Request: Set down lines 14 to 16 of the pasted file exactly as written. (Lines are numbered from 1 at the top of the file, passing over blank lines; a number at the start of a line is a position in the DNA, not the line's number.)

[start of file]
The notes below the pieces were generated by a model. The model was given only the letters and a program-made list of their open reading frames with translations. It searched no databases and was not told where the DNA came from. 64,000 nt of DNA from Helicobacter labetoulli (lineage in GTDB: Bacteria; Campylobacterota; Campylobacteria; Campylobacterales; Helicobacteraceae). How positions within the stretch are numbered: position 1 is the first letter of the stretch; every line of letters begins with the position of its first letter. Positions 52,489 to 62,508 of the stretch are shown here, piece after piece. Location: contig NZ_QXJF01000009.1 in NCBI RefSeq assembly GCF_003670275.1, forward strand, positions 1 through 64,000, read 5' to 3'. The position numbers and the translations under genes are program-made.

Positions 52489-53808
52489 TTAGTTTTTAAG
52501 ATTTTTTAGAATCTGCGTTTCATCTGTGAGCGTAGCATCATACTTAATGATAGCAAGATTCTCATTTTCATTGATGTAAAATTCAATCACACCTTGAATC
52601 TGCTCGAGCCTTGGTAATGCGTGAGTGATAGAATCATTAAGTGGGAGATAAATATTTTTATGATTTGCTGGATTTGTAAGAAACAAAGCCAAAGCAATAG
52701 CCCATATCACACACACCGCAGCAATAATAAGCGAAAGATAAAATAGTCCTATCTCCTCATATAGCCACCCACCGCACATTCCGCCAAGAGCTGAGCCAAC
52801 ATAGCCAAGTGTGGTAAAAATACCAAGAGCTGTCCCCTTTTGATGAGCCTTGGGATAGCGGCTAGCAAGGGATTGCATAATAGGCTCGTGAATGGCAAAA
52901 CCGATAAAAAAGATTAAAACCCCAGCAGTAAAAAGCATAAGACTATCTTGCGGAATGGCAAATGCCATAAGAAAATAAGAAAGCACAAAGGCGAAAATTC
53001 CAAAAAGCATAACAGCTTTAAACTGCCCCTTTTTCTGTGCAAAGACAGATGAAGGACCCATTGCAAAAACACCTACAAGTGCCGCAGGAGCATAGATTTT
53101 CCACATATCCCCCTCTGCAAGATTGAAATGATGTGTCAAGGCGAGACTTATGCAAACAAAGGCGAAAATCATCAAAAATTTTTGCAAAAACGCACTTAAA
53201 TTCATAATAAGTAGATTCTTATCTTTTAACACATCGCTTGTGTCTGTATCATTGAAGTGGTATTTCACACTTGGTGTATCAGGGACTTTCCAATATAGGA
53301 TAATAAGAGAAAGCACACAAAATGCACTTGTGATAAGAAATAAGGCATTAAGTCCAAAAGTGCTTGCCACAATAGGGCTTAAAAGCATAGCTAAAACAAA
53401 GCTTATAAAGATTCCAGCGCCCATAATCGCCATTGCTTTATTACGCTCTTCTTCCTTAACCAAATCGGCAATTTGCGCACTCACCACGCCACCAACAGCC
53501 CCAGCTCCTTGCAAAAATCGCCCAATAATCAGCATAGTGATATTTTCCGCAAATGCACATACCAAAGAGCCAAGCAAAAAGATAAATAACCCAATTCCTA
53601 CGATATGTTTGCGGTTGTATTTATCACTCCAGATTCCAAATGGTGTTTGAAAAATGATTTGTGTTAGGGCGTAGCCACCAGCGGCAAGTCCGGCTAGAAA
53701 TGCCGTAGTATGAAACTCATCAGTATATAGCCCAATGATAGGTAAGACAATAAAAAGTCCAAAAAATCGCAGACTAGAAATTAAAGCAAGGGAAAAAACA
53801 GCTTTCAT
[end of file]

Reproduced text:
53501 CCAGCTCCTTGCAAAAATCGCCCAATAATCAGCATAGTGATATTTTCCGCAAATGCACATACCAAAGAGCCAAGCAAAAAGATAAATAACCCAATTCCTA
53601 CGATATGTTTGCGGTTGTATTTATCACTCCAGATTCCAAATGGTGTTTGAAAAATGATTTGTGTTAGGGCGTAGCCACCAGCGGCAAGTCCGGCTAGAAA
53701 TGCCGTAGTATGAAACTCATCAGTATATAGCCCAATGATAGGTAAGACAATAAAAAGTCCAAAAAATCGCAGACTAGAAATTAAAGCAAGGGAAAAAACA